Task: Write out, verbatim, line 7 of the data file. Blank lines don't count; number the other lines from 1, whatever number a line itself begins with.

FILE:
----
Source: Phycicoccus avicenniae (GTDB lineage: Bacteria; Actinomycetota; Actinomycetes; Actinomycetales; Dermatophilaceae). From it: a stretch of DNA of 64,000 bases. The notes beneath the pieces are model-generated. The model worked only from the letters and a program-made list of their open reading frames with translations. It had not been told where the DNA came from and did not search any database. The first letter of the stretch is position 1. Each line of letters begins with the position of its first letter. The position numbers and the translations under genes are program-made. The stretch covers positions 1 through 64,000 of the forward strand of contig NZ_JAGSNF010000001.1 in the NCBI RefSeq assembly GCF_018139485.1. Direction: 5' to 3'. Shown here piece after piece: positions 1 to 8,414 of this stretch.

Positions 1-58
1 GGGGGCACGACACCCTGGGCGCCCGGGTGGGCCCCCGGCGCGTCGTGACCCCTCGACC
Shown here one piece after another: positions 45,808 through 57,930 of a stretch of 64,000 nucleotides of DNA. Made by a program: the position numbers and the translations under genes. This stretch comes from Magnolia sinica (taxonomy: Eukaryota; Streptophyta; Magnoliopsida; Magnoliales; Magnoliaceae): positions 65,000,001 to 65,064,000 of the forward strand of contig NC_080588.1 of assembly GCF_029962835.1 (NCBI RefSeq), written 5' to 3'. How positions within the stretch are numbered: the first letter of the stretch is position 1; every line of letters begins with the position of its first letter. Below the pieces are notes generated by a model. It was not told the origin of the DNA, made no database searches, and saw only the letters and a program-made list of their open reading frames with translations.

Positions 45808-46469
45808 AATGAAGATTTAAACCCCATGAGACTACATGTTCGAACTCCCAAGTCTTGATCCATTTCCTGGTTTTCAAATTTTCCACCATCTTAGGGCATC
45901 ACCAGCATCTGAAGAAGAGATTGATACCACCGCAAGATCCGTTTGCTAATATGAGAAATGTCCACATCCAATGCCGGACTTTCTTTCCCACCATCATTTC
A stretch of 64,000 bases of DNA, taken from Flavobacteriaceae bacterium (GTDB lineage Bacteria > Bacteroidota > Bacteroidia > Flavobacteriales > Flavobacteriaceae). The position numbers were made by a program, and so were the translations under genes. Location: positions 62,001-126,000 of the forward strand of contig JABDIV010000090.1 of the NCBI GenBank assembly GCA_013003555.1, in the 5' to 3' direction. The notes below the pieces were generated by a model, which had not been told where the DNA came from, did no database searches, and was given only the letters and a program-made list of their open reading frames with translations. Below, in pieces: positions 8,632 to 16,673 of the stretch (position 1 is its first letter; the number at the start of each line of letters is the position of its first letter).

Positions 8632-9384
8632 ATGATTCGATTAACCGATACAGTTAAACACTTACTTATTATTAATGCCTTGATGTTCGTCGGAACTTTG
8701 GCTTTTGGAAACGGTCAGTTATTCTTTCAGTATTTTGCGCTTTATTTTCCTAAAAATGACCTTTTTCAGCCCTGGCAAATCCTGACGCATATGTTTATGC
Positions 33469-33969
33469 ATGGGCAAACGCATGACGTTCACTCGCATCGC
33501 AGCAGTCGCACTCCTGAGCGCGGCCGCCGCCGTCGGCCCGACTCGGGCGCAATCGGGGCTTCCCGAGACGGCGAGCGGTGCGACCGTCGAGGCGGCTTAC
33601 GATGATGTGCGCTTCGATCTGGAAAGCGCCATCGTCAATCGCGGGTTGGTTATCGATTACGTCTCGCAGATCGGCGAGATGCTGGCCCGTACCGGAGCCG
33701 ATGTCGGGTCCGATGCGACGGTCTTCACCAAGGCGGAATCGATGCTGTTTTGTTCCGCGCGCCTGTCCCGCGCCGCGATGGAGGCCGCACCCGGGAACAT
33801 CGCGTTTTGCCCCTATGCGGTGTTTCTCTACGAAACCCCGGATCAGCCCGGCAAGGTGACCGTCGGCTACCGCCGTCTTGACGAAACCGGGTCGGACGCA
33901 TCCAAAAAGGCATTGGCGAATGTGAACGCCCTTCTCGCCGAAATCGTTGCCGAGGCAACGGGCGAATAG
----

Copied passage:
45901 ACCAGCATCTGAAGAAGAGATTGATACCACCGCAAGATCCGTTTGCTAATATGAGAAATGTCCACATCCAATGCCGGACTTTCTTTCCCACCATCATTTC